A systematic review published in the Journal of Sports Medicine in 2022 showed ice baths could help with recovery following high-intensity workouts, including reduced muscle soreness and increased muscular power.
"Ice baths can be an effective tool for your training, but it depends on what your goal is," Dr. Kampert says. "They can be beneficial if the athlete is trying to improve recovery by decreasing inflammation from an acute injury or workout."
Older research, like this 2012 study, showed some evidence that cold-water immersion could lower delayed onset muscle soreness post-exercise compared to just resting or not attempting a recovery intervention. Still, Dr. Kampert gives caution it has potential drawbacks.
"This can also blunt the activation of pathways which are important for your body's repair and long-term adaptation processes contributing to increases in skeletal muscle growth and strength," Dr. Kampert says. "If you're competing in a multi-day event, ice is a great way to keep your muscles feeling good."
Neither expert who spoke to Parade was willing to give credence to the idea that ice baths turn back the hands of time. "Claims of cold plunges promoting energy and rejuvenation are still not confirmed," Dr. Gieniusz stresses. "It is thought that cold exposure may play a role in reducing systemic inflammation, which may be a contributing factor in chronic diseases that accelerate aging."
Another hypothesis centers around the idea that ice baths speed up the metabolism to reduce the effects of aging, but Dr. Kampert agrees that more evidence is needed.
Ice baths are not without risk, so experts stress that people, particularly those over 50, should exercise caution before immersing themselves in one. "Significant risks to exist—including things like hypothermia or immersion hypothermia, which is a dangerous drop in body temperature," Dr. Gieniusz says.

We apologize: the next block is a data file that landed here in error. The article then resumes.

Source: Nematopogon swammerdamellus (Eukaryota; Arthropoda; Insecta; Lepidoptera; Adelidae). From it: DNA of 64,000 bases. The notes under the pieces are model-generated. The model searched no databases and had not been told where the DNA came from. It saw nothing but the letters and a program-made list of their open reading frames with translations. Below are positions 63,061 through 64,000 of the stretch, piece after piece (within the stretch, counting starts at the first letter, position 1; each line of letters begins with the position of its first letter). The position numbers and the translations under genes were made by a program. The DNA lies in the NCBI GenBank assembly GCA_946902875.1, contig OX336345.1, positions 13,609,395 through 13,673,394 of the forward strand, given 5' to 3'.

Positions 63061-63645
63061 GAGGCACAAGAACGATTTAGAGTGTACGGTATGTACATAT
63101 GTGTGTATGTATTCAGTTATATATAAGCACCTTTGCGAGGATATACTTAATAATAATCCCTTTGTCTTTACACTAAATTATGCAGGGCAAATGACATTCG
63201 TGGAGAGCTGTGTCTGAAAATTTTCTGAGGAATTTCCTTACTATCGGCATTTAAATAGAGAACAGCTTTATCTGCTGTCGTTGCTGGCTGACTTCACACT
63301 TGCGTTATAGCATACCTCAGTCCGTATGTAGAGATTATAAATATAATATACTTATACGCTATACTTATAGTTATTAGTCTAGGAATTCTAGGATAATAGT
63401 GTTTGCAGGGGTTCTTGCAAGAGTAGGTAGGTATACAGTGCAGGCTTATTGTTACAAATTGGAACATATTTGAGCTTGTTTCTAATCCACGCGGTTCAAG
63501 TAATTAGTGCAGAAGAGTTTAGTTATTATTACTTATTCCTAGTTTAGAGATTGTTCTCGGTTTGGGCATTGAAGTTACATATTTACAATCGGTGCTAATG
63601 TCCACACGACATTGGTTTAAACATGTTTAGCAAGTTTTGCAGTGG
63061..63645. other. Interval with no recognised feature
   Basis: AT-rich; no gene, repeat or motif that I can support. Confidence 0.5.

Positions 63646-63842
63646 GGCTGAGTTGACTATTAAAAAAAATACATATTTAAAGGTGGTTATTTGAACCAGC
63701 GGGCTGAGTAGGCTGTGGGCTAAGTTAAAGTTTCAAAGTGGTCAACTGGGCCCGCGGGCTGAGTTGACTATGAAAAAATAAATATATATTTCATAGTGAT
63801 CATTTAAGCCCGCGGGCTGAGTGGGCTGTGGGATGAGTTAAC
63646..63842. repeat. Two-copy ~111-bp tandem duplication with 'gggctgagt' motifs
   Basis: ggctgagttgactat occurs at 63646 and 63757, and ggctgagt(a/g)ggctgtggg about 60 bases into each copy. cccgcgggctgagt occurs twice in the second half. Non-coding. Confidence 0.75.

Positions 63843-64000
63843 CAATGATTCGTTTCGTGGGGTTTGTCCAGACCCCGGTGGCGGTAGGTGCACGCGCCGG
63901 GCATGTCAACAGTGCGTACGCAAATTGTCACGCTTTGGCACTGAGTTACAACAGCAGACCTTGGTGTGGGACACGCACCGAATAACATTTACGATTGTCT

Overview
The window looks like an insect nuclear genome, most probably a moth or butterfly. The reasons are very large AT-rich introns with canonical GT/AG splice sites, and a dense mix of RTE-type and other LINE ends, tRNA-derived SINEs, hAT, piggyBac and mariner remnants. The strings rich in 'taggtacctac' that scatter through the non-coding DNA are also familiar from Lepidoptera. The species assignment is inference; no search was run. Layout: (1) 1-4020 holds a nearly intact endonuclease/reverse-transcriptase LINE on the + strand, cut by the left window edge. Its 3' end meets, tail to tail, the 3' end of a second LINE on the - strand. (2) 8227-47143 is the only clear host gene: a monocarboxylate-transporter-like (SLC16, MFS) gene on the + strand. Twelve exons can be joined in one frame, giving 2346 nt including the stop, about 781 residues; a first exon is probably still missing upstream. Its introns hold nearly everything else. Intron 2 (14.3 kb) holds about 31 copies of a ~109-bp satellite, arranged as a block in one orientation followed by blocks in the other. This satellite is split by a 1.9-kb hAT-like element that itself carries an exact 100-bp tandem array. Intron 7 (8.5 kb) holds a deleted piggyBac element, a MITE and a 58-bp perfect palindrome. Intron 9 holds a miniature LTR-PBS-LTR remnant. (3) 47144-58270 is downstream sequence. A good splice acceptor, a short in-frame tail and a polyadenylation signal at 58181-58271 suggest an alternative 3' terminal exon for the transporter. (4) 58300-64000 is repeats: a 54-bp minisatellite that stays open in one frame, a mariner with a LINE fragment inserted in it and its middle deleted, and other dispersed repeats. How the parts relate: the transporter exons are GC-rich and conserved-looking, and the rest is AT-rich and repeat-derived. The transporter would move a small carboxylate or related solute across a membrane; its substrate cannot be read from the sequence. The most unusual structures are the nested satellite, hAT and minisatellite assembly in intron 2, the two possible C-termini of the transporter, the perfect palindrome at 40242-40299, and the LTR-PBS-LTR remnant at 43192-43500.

Cold shock is another risk. "[Cold shock] can involve loss of breathing control, impaired mentation, and problems with heart and blood pressure," Dr. Gieniusz explains.
These are life-threatening risks. Dr. Kampert says another is less severe but still problematic. "If the desired goal is building strength and muscle size, exercisers may want to avoid ice baths following training sessions," Dr. Kampert says, citing a 2015 study published in the Journal of Physiology that showed reduced long-term muscle mass and strength gains with the use of cold plunges.
It depends, but one expert shared they certainly wouldn't dive in. "Older adults are more likely to have medical conditions that increase their risks of complications and often have lower reserves for managing stress than younger adults," Dr. Gieniusz says. "Therefore, their risks are higher than the younger population."
Dr. Gieniusz advises patients to speak with their doctors. Dr. Kampert agrees, particularly if you have certain conditions. "Ice baths are an acute stress on the body, and patients with unstable heart conditions should seek consultation from a physician," he says.